New hope springs up for Alzheimer’s as scientists unlock a bit of how our brains encode memories
Like 30 million mostly elderly people in the world, former United States President Ronald Reagan suffered dementia from Alzheimer’s disease. But now scientists have unlocked — at least in part — how the brain encodes memories, leading to hopes that a cure for the memory and learning loss brought by the neurodegenerative disease may soon be found.
At 69, he was the oldest to enter the White House. But the former film star who became the 40th president of the United States radiated a youthful optimism rooted in the traditional virtues of a departed pre-World War II era.
To a nation wounded by Watergate, Vietnam and the taking of hostages in Iran, former President Ronald Reagan held out the promise that America would “stand tall” again. And, in his first term, he did manage to restore America’s faith in itself and in the presidency.
But late in 1986, halfway through his second term, his government plunged into turmoil when his subordinates sold arms to Iran as ransom for hostages in Lebanon and diverted profits to the rebels fighting the Marxist Sandinistas then governing Nicaragua. The Iran Contra affair had been “characterized by pervasive dishonesty and secrecy,” reported the joint Congressional investigating committee.
Despite that, the Republican president remained tremendously popular, capping his two terms with a new relationship with the Soviet Union under the leadership of Mikhail S. Gorbachev, paved by a nuclear arms agreement with the Soviets that reduced — for the first time — the nuclear arsenals of both countries.
In 1994, Mr. Reagan he again touched the hearts of Americans when he in a handwritten letter that he had Alzheimer’s disease. “I now begin the journey that will lead me into the sunset of my life,” he wrote. “I know that for America there will always be a bright dawn ahead.”
He died in 2004 at age 93, after spending his final years in seclusion, coping with the mental debilitation of Alzheimer’s disease.
Spurred by her husband’s suffering, former first lady Nancy Reagan turned into a strong advocate for embryonic stem-cell research — putting her in conflict with her fellow Republicans. Scientists believe that stem-cell research could lead to treatments for Alzheimer’s and other diseases, but it remains controversial because it involves the destruction of human embryos.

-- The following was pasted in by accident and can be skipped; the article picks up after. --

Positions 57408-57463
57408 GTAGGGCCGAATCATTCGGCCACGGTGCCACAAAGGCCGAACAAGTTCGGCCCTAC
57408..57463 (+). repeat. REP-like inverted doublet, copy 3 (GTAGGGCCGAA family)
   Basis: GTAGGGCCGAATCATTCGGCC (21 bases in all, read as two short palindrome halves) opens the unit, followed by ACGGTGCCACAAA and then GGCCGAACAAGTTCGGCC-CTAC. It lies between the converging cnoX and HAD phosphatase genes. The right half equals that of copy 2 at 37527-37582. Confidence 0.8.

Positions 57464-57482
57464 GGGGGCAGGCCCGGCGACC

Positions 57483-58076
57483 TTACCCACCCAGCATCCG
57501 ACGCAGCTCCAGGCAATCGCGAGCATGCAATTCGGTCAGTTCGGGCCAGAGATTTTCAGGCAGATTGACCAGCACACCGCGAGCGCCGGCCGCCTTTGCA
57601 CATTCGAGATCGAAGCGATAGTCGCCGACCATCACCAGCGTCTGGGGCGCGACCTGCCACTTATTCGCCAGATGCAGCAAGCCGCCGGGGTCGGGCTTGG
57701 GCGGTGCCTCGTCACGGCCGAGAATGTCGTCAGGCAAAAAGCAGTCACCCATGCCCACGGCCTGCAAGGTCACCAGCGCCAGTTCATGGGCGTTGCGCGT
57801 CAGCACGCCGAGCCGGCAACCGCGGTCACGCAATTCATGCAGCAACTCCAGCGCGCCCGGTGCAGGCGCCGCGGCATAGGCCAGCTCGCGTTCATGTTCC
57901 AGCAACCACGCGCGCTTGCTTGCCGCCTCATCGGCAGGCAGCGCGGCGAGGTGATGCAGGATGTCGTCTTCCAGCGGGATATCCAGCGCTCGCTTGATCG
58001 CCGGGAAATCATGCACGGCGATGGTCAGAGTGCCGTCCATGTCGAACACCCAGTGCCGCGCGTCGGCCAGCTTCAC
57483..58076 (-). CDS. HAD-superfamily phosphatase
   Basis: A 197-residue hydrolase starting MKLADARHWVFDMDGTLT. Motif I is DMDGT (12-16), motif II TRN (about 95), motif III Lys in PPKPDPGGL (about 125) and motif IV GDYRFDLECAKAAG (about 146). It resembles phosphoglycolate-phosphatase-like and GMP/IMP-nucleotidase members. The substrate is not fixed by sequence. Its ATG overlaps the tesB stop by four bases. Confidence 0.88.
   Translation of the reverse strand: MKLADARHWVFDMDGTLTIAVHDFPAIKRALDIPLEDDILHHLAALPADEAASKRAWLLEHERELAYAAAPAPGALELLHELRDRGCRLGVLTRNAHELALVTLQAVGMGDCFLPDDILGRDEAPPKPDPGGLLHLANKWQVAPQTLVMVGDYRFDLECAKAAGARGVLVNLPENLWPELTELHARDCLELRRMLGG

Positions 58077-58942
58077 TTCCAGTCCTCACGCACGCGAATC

Alzheimer’s: a terrible disease
About 5.4 million Americans — and 30 million people across the world — suffer from Alzheimer’s, a neurodegenerative disease.
Worse, the disease is nearly impossible to diagnose before symptoms develop — physical changes in the brain are difficult to detect before clinical symptoms appear.
Striving to understand the causes of Alzheimer’s, scientists have probed blood samples of patients, animals as varied as fruit flies and fish — and even brain biopsies of patients who died. Still, a drug to cure it or change its course also remains elusive.
But Alzheimer’s is a terrible disease. A progressive brain disorder that often strikes late in life, sufferers slowly but irreversibly lose their memory, language skills and perception of time and space. Eventually, they can’t even take care of themselves.
The disease takes a devastating toll on both patients and those who love and care for them. Sufferers often feel great frustration and fear as they struggle with everyday tasks and slowly lose their independence. Caregivers tend to get burned out; friends and family are hurt to witness how the disease takes their loved one from them bit by bit.
Alzheimer’s is the most common form of dementia, and one of the main effects of dementia is that it damages the brain’s memory and learning function. Thus, understanding how memories are encoded is key to developing new treatments for the disease — and perhaps, even preventing it.